Friday, December 5, 2008

Interview with MFA Greensboro Alum

Interview with Steve Almond
by Dave Jarecki

Steve Almond is the author of two story collections, My Life in Heavy Metal and The Evil B.B. Chow, the non-fiction book Candyfreak, the novel Which Brings Me to You, co-written with Julianna Baggott, and (Not that You Asked), a collection of “Rants, Exploits and Obsessions” released in 2007. He and his family live outside of Boston. Keep track of Steve and read some of his work on his site.

(DJ): You end your recent Boston Globe piece on David Foster Wallace ( “A Moralist of Hope”, published 9/21/08) with the following:

“We have lost one of our most powerful imaginations, a man whose works provided us a means of rescue.”

To turn this inward, do you see your work in any way providing a means of rescue? Reading your fiction and non-fiction, you’re obviously OK with exposing yourself and putting yourself out there. Within this, readers have the chance to laugh at you, with you, and at themselves. There’s a sense of rescue to that, and I’m wondering if you feel the same.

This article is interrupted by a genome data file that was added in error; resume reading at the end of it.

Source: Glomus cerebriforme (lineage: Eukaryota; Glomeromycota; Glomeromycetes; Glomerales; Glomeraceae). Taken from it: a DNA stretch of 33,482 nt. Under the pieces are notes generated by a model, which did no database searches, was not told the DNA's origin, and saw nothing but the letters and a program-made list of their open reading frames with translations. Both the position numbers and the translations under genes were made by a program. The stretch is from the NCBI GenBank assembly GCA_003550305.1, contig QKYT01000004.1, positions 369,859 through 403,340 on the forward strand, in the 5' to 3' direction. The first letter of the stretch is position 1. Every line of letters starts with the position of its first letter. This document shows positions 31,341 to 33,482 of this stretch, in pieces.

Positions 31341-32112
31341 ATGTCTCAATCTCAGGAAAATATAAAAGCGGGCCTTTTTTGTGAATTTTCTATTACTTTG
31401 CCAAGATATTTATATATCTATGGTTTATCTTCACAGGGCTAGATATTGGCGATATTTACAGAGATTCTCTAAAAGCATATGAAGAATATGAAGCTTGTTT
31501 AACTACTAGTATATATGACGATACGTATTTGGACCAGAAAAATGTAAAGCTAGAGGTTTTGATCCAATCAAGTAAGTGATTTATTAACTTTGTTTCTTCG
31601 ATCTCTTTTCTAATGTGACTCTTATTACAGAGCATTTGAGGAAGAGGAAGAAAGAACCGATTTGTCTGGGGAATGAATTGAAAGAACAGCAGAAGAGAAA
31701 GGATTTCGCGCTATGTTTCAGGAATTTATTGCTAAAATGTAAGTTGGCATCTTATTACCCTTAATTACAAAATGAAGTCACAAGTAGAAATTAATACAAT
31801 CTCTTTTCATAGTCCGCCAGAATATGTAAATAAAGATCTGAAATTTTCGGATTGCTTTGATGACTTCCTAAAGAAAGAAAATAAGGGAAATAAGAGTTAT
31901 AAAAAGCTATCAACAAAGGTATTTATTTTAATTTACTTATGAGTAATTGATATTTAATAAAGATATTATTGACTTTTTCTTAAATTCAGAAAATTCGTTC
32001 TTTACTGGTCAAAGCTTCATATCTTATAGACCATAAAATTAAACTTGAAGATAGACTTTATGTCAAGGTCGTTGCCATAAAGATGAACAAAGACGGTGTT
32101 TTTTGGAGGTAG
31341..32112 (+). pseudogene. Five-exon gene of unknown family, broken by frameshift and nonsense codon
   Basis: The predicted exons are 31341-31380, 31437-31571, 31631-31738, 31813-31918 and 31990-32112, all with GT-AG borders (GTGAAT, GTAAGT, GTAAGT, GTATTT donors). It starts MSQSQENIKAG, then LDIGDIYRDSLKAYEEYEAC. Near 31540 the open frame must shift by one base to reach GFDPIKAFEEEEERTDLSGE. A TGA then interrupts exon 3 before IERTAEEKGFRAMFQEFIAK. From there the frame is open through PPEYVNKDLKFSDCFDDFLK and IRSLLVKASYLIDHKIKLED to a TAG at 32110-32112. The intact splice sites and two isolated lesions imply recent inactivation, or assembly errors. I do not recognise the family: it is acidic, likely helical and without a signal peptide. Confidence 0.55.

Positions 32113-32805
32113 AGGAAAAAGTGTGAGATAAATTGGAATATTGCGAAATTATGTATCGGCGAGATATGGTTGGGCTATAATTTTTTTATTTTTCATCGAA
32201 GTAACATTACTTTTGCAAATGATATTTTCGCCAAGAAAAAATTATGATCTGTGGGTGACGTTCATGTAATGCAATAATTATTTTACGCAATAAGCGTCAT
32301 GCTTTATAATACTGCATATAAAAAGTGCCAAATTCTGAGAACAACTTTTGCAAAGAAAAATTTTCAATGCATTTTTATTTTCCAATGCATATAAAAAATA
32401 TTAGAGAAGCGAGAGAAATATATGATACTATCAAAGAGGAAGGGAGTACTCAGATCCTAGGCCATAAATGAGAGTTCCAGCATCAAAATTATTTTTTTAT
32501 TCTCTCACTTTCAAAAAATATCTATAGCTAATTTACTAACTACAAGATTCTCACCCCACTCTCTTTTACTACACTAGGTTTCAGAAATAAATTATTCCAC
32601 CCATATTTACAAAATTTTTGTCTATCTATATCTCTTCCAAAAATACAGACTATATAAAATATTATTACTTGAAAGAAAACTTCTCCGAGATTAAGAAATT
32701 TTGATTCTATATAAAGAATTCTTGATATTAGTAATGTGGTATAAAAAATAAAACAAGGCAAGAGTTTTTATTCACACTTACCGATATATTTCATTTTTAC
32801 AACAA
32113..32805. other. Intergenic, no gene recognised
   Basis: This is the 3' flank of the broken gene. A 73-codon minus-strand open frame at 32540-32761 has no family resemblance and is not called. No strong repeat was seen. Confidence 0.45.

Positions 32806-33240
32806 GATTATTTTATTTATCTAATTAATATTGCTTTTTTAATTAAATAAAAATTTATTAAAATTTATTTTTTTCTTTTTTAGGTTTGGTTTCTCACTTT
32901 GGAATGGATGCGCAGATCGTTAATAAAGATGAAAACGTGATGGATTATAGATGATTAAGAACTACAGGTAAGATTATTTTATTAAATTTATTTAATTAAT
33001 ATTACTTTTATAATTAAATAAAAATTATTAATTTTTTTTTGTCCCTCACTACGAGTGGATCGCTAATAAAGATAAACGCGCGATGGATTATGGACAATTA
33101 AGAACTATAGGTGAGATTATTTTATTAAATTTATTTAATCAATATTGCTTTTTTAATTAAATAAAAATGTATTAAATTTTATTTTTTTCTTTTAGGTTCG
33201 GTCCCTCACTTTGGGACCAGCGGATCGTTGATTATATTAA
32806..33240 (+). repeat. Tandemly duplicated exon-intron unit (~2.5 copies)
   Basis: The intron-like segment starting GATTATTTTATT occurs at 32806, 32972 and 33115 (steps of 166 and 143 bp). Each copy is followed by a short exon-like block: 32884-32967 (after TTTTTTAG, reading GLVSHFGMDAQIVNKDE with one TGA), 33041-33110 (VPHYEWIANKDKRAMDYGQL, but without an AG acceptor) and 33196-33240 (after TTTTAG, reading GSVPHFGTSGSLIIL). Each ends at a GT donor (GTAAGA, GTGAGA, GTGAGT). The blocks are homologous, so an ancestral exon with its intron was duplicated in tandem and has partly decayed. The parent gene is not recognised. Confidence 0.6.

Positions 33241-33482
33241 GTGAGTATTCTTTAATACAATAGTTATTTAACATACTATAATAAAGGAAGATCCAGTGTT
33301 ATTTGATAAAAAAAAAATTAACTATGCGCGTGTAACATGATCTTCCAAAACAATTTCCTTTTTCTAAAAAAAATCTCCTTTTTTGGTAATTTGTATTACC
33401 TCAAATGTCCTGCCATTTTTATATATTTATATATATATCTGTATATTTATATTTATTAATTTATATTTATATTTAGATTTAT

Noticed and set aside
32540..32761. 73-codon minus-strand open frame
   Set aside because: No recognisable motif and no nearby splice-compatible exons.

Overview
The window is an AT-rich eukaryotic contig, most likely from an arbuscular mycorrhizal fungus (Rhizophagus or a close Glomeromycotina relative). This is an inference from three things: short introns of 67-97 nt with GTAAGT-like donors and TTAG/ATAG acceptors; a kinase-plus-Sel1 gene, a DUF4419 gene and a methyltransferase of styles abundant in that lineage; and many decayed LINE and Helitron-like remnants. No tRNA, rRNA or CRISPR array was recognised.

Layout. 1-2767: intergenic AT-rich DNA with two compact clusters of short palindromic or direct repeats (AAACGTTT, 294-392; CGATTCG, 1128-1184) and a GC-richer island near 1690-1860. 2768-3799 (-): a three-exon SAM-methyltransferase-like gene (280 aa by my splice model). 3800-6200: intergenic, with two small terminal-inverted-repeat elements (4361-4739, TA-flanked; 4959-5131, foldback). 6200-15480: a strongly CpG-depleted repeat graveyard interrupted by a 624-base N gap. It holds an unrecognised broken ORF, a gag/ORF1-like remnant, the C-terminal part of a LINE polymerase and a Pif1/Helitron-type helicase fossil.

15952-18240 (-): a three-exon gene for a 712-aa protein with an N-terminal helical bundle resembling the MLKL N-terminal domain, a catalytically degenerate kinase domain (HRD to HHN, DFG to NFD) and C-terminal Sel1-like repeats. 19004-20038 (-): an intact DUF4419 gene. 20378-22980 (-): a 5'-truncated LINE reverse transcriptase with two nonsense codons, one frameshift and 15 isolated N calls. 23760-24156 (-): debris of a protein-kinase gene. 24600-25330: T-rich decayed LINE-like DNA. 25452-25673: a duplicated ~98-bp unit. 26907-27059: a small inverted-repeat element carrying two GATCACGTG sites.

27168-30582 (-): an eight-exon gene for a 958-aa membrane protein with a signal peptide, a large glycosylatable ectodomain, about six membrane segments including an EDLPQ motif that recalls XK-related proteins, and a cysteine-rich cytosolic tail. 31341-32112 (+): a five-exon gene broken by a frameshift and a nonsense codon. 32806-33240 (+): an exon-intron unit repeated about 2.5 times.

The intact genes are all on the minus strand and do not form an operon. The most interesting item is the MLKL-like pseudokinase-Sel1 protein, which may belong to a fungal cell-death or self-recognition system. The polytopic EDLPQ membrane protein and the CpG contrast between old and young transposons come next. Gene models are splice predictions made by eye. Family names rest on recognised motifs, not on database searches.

(SA): “Rescue” is probably a little lofty in my case, but that’s the basic idea. Foster Wallace – like Vonnegut before him – was a guy who was openly concerned with the fate of the species, and the terrible moral decisions we make in the day-to-day. His work was full of complex ideas, and lots of sly irony, but it was also driven by a single idea, not at all ironic, which is that humans have a duty to take care of one another.

I’m not interested in writing – or art more broadly – that doesn’t have that kind of compassion at its center. I’m not saying I want to be preached at, but I want the author to have a Christ-like mercy for the people he or she is writing about.

Read the interview in its entirety here:

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